I was reminded of one example this week as a memory popped up on Facebook of our Fandango of a few years ago. I distinctly recall the idea of throwing a party for the community popping into my head. I began to play with the idea. Several years before we had given out electric blankets to people, I recalled saying at the time “Folks live in rooms where heat and light are included but most of the heat comes in the summer!” With the idea of throwing a party in the summer I naturally thought about giving fans this time. As I pondered this idea (I had no budget for any of this) I thought I should call it a Fandango (I love a play on words). Soon we were planning a gourmet South Western meal for the entire community with electric fans for all in attendance.

All of this began with a ‘crazy’ intuition, but I have learned to pay attention. Not all my ideas are good. I need to use the other means to check my revelations. Many are discarded early. Some are total flops! But others bring joy and bring me closer to my Lord!

I encourage you today to heed your intuition and see if it might be “God breathed”. My life and minister is fuller because I occasionally get this right!


A New Occupation

Like many people, I have a lot of time to think and I’ve been mulling over my preoccupation with the past and the future at the expense of the present. The present is a bit boring and unattractive and I look backward at all the people and activities I am missing. I look forward to things returning to ‘normal’ (though my friend, who suffers with a whole cocktail of mental illnesses, says, “Normal is just a setting on a dryer!”) whatever the new ‘normal’ might look like.

It is natural, I guess, to spend time being nostalgic, looking back in melancholy at past activity or gazing into the foggy future imagining those activities. Past and future are vitally important to us and to the story of God in history.

In Revelation we have the reference to Jesus as Alpha, the first, and Omega, the last. These reference a past and future but the key to this reference is the “I am” part, which speaks of his eternal position in the present. When God first introduces himself to Moses he does so using the title “I am”. Jesus throughout the Gospel of John refers to himself as “I am”!

I do a disservice to myself when I live solely in the past or in the future. We are called to “occupy” (in the present) until “He comes” (the future). Today certainly does not hold the familiar opportunities but surely it holds opportunities. I have created ruts in which my life runs and when ‘normality’ is disrupted, as it surely is, then rather than bemoan the loss of the familiar I ought to creatively seek my new occupation.

How do I practise the present? I take the opportunity to “know Him”. God is eternal. God is infinite. This means that there is no end of ‘knowing him’. This week I was reminded of the Psalm where David pens “As the deer pants for the water, so my soul longs after you.” This is not just a cute way to phrase something. It describes a thirst which must be satisfied! This thirst is obviously the chief preoccupation of the psalmist. We often sing this but now in this time I have the opportunity to be occupied with slaking just this kind of thirst.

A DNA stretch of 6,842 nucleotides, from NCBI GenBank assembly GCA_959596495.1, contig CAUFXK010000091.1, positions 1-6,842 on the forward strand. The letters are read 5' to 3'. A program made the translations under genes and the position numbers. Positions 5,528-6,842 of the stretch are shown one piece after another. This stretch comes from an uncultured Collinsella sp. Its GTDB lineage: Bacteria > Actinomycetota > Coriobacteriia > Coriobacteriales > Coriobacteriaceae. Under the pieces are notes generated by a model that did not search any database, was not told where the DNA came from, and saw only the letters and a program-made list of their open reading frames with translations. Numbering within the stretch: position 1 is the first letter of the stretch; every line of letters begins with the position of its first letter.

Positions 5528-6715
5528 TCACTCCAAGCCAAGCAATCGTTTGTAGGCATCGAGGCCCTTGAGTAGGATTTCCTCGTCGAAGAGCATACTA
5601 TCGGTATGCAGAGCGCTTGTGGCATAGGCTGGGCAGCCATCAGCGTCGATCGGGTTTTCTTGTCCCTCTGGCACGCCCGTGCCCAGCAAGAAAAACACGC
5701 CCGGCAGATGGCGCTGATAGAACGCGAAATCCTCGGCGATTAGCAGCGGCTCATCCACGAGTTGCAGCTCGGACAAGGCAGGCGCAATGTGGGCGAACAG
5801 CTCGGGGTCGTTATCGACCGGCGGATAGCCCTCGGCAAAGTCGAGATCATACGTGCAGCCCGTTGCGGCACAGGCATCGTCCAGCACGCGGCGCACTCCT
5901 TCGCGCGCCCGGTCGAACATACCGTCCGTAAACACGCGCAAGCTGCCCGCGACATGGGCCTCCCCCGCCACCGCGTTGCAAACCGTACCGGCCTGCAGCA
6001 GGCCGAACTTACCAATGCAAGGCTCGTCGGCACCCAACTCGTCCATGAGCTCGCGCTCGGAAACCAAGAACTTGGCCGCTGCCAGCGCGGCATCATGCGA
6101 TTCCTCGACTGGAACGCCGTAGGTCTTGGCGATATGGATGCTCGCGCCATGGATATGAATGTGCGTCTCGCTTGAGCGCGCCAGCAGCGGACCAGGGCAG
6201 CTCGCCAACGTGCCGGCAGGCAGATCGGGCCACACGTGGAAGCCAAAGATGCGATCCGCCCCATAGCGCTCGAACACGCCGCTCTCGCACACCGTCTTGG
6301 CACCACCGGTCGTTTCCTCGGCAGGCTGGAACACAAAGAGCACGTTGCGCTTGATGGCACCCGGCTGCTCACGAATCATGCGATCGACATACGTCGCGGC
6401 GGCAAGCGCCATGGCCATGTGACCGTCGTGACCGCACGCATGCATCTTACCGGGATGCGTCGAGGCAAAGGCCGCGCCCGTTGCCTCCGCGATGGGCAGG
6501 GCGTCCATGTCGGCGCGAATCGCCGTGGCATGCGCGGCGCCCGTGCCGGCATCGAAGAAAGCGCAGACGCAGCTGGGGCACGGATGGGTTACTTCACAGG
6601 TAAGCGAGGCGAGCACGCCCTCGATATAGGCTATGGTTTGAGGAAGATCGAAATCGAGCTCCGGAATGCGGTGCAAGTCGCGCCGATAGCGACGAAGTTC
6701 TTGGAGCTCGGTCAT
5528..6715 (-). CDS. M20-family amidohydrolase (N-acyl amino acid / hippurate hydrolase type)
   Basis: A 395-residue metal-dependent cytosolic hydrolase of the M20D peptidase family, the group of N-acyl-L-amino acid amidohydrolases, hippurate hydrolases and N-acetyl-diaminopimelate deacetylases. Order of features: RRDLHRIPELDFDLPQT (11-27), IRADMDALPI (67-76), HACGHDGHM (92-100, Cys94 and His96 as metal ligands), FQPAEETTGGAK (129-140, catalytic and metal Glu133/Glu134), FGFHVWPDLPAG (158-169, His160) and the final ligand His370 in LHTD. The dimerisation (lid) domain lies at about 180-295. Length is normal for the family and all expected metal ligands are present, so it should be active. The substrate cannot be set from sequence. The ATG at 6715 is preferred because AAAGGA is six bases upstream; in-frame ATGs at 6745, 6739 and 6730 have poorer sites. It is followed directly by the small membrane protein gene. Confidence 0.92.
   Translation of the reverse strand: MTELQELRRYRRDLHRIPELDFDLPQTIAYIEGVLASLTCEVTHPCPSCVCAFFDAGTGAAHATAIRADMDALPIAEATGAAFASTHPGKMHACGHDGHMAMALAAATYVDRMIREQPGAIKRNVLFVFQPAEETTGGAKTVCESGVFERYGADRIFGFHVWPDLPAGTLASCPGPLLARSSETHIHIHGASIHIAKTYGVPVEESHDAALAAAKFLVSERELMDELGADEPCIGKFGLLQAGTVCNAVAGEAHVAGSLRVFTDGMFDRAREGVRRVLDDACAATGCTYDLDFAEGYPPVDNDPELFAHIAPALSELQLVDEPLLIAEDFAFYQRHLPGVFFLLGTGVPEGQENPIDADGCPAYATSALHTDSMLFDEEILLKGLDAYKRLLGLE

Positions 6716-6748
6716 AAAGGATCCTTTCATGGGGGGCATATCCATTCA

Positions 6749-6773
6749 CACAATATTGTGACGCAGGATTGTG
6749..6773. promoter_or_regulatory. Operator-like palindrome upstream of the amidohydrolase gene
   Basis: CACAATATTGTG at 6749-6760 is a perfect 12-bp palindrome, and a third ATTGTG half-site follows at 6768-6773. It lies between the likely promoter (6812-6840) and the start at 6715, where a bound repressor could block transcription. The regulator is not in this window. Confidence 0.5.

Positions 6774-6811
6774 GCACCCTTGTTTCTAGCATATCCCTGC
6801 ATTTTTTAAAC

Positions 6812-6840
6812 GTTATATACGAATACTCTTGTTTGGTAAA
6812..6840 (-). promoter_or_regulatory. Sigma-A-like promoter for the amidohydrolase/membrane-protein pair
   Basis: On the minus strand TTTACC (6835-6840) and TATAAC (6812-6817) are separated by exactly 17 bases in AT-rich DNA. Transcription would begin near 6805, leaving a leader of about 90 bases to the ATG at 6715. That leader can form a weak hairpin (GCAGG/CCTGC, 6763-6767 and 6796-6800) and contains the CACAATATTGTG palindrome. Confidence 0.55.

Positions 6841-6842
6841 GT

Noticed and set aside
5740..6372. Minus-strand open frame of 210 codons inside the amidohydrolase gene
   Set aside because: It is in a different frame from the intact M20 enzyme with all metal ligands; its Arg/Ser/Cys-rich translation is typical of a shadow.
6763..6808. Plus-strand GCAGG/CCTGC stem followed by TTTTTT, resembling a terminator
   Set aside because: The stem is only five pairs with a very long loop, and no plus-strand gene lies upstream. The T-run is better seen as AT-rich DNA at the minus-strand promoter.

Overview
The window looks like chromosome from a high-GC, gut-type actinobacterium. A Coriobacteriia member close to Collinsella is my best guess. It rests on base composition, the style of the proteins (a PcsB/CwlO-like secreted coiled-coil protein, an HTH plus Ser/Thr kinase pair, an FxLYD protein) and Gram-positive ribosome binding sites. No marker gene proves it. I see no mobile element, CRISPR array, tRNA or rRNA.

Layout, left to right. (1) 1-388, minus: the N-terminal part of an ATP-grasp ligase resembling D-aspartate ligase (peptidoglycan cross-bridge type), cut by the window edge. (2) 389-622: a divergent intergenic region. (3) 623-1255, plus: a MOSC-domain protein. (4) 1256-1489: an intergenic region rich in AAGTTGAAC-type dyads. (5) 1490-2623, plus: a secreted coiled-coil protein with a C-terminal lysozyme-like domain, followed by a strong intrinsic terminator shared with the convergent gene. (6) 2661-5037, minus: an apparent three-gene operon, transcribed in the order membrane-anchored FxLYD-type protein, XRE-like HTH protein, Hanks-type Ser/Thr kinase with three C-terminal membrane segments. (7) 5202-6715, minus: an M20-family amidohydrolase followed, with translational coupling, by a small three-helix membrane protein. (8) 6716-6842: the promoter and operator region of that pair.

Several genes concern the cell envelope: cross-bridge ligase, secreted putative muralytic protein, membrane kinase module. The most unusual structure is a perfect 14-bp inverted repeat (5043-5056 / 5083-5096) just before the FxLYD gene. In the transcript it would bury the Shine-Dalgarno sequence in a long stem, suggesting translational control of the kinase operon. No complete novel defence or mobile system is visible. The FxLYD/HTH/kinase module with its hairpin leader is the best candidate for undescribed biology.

I could waste a unique opportunity by pining for the past or yearning only for a redeemed future or mindlessly entertaining myself. These would be the easy things. But can I choose the hard thing and spend a pandemic on pursuing Jesus.

“Turn your eyes upon Jesus. Look full in his wonderful face. And the things of this world will grow strangely dim, in the light of his glory and grace.”

There Is A Cure!

If we could only see the true infection rate, if we would only acknowledge the staggering scope of the disease, if we noted that that the mortality rate is 100%, would we mobilize!

Scripture tells us that through the one man, Adam, all became infected and that death reigned through that one man. The resulting disease and death are universal. The rich, beautiful, the poor and forgotten all succumb to this death. The toll on humanity is horrible, and complete! The carnage is beyond imagination!

The cry goes up “Who can rescue me from this body of death?” and the answer comes “Thanks be to God, through our Lord Jesus Christ.” Through the first man, Adam, came the universal infection, but through the man Jesus came the cure.

The best religion could do was try to isolate: Don’t touch. Don’t eat. Don’t associate. Touch and taste and association brought contamination.  All these efforts though were to no effect because the virus inhabited every human heart and the death that results was inevitable no matter the human effort.

Jesus alone became the host for this deadly virus and overcame it! The empty tomb speaks of this triumph. In him death has lost its iron grip on the infected populous.

We have a cure. The cure has a name. His name is Jesus.

Can you imagine having such a cure and keeping it to ourselves! If we had a cure for covid 19 we would surely shout it from the rooftops! Yet so often those of us who have experienced salvation through Jesus merely meet together and talk about it amongst ourselves! We should never neglect this meeting together but can we in good conscience do this almost exclusively?

This current pandemic, as horrible as it is, is but a pale comparison to the spiritual pandemic which though invisible takes a much greater toll. As we take extraordinary measure to protect ourselves and our loved ones from this virus, surely we ought also to be vitally concerned with this spiritual pandemic.

While we throw our energy and ingenuity at saving life on the physical plain let us purpose to pour energy and ingenuity into pointing toward the cross, the cure, to our universal need, so that others will experience the abundant and eternal life which we enjoy, through our Saviour Jesus.